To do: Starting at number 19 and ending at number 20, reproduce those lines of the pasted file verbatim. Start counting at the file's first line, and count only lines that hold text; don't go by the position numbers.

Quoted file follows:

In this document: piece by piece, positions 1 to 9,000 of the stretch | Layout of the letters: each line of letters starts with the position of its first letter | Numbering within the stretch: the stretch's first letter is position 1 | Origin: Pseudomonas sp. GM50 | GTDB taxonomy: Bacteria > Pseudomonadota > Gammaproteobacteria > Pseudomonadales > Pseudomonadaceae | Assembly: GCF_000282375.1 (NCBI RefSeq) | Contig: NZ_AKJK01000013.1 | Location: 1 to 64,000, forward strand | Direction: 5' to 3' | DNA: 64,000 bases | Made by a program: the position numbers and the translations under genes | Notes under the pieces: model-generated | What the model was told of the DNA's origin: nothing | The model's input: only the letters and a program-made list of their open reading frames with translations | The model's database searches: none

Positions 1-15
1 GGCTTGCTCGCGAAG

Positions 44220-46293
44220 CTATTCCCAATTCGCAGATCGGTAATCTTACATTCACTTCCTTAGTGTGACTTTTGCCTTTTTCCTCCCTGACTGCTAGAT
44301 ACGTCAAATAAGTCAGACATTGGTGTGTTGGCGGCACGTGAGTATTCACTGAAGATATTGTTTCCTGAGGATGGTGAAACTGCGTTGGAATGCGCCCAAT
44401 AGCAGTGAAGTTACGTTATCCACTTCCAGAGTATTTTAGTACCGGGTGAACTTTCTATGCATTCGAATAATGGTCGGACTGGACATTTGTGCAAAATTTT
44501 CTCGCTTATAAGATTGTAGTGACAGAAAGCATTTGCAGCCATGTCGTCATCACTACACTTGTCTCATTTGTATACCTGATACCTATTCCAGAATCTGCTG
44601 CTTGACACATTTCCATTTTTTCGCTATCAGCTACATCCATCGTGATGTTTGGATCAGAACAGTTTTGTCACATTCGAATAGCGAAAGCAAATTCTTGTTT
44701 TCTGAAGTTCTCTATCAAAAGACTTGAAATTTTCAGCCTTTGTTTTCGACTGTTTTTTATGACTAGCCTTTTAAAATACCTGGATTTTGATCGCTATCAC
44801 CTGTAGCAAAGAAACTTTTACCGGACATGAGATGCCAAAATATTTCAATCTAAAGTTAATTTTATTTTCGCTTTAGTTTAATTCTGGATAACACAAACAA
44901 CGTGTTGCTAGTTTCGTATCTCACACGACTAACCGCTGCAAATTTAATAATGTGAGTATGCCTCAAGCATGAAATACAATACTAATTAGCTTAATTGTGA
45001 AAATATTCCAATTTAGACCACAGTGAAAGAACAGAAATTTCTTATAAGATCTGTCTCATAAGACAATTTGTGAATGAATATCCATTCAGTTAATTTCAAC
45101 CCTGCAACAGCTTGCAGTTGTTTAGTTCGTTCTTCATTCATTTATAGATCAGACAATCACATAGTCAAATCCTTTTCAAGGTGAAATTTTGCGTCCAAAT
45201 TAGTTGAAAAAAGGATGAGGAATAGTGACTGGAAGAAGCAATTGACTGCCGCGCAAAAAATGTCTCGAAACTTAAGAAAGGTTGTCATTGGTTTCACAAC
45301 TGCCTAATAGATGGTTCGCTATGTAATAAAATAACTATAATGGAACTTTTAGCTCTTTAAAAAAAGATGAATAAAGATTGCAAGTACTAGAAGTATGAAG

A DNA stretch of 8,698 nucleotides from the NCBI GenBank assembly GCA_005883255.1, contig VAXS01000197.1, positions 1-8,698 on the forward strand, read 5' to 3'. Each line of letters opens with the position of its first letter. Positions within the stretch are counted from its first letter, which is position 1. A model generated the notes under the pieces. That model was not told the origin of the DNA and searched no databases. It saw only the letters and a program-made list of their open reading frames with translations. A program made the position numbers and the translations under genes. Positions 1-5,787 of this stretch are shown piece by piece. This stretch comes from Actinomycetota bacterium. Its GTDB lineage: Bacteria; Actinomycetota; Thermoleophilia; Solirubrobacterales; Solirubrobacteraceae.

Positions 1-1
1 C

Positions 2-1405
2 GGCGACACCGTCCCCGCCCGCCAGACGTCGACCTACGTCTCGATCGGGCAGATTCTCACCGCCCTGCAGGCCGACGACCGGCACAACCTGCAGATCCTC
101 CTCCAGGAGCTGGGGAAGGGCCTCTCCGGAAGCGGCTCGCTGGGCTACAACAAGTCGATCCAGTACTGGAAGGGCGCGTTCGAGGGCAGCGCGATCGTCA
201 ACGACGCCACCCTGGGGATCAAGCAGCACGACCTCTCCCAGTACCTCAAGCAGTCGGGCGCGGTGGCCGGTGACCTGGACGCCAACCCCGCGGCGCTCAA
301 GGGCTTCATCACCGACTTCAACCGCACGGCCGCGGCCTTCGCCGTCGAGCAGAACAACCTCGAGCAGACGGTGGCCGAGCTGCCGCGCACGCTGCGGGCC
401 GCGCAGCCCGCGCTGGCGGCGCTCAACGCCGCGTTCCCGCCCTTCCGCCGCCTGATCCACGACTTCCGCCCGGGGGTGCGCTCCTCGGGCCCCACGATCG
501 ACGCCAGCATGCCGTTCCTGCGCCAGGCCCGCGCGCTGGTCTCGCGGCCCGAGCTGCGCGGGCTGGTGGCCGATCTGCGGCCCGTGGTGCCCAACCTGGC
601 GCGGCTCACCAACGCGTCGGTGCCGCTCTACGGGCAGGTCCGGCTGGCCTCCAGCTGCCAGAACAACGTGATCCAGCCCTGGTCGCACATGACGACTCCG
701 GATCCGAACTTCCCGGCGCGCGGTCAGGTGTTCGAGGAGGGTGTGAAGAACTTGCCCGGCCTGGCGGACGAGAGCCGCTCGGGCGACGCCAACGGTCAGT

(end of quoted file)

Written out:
1 C

Positions 2-1405